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Scrambling to save Holocaust memories

Fifteen years ago, nearly 52,000 Holocaust survivors and witnesses began sharing their stories with a group that would come to be known as the USC Shoah Foundation Institute for Visual History and Education. The testimonies, averaging about two hours each, were documented on videotape, a format whose quality deteriorates over time.

And that’s why the foundation, intent on preserving its Holocaust material for future generations, has launched a $10-million initiative to turn 105,000 hours of videotaped testimony into a vast digital archive.

The switch, foundation leaders say, cannot come a moment too soon -- with the videotapes expected to start decaying within five years and aging Holocaust survivors dying off.

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“It’s like a ticking time bomb,” said Sam Gustman, the foundation’s chief technology officer.

Gustman said the foundation plans to digitize 12,000 testimonies a year, finishing the collection by 2013. The completion will mark the latest step for the Shoah project that began in 1994 when director Steven Spielberg established the foundation to collect survivors’ stories after the debut of his film, “Schindler’s List.” Five years later, the foundation had amassed testimony in 32 languages and across 56 countries.

Sam Goetz is among the survivors who have added their stories to the foundation’s collection.

As a young boy, Goetz survived concentration camps in Poland, Germany and Austria. He recorded his story with the foundation in 1995. Documenting survivors’ stories, he said, is a “time-sensitive issue.”

Knowing that his story and thousands of other tales are being safeguarded for years to come has comforted the 80-year-old Goetz, chairman of the Anti-Defamation League’s Holocaust education committee in Los Angeles.

“The feeling, the emotion of the event, the separation from the family, are difficult to put into words,” he said. “You hope by relating these events of occupied Europe by the Nazis, that this can have a universal meaning to those growing up later and in future generations.”

The foundation’s videotapes have been stored in a vast facility known as Iron Mountain, a former limestone mine in western Pennsylvania. The tapes are now being packed into trucks, 15,000 at a time, and hauled across the country to the Shoah Foundation’s office a few blocks east of the USC campus. There, foundation staff -- with the help of two automated “robots” that look like large vending machines, and a massive archive with 9 million gigabytes of memory -- are duplicating the tapes into Motion JPEG 2000 files, as well as other formats for computer and television viewing.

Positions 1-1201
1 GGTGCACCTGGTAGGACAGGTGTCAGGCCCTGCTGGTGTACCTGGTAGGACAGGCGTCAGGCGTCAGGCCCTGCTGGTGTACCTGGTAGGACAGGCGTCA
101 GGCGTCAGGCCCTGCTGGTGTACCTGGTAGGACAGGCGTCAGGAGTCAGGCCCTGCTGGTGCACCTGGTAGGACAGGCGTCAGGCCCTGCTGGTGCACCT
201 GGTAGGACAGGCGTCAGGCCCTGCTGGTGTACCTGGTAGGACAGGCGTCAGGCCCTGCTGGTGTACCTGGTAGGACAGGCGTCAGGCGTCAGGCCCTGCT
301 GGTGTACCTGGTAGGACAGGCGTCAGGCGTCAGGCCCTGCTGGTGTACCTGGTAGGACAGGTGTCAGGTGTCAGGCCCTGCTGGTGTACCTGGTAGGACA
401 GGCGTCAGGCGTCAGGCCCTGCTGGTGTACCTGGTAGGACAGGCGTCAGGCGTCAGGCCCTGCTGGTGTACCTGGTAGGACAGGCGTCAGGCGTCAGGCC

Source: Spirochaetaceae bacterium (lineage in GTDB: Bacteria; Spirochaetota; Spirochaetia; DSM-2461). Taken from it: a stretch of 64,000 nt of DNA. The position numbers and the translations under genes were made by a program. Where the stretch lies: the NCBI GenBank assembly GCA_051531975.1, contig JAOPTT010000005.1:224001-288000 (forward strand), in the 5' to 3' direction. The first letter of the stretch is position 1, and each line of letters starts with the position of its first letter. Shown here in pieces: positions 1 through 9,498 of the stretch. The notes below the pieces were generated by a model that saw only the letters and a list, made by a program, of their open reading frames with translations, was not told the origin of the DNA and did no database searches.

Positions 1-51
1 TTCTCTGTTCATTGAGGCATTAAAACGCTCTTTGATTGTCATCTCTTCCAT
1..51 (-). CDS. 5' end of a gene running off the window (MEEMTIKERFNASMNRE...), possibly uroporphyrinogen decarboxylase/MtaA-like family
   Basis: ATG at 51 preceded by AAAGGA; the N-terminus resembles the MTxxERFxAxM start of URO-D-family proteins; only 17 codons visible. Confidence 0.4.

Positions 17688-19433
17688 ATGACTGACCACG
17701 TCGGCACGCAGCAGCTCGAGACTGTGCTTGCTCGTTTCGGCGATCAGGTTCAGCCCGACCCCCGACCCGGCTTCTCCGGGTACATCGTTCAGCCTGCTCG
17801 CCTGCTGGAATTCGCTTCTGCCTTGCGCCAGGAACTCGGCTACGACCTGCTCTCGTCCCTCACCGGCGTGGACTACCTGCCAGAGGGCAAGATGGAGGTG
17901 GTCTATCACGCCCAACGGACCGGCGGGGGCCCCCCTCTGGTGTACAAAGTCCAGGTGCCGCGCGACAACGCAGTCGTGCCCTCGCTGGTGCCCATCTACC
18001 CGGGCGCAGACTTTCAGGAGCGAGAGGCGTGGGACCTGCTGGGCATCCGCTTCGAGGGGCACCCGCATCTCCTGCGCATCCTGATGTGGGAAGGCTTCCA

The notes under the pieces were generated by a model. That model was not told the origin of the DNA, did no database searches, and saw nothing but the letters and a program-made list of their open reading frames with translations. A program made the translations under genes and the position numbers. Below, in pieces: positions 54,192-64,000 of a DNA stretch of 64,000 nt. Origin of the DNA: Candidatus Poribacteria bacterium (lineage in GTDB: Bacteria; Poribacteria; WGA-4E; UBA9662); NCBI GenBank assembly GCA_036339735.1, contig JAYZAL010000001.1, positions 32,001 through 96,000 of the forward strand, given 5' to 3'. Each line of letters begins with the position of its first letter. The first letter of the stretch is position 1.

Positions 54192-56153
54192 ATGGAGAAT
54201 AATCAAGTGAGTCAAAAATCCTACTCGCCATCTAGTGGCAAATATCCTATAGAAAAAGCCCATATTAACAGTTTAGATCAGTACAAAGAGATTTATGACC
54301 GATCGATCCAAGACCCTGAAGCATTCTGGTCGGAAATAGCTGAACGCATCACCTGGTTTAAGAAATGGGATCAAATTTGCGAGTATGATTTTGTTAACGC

Motion JPEG 2000 preserves the quality of the videotapes in digital format, whereas previous digital duplicates lost quality, Gustman said. The format, also used by major movie studios and the Library of Congress, is “as good as we get for the foreseeable future,” he said.

The conversion to Motion JPEG 2000 starts with foundation staff loading videotapes into the robots. Each one shuffles six videos at a time from tape decks to computers. In seven hours, one robot churns out 60 digital testimonies. With two loads each, the robots digitize 240 videos a day. When finished, the videos are stored as digital files on two gigantic in-house computer servers.

Although the primary benefit of the new digital format is preservation, it also has allowed the foundation to correct recording errors and reduce duplication time. The digital format allows staff to spot bad recording signals or tape defects and fix them. While duplicating a videotape once took a couple of weeks, a copy of the digital video can be made in just a few minutes, Gustman said.

The foundation hopes the digital testimonies will have a broader reach. Currently, all 51,682 testimonies are available at USC, the United States Holocaust Memorial Museum in Washington, D.C., and several other research institutions around the world. But only excerpts of a dozen interviews are available on the foundation’s website.

Gustman said the foundation plans to add 1,000 interviews, all in an upgraded digital format, to its website over the next year. Eventually, the foundation will add testimonies from survivors of the 1994 Rwandan genocide that it is currently collecting in partnership with the Rwandan organization IBUKA, he said.

With the generation of Holocaust survivors quickly vanishing, Gustman said it’s all the more important for the testimonies to last.

“When you don’t have the people to teach the kids, what do you do?” he said. “That’s where we come in.”

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joanna.lin@latimes.com


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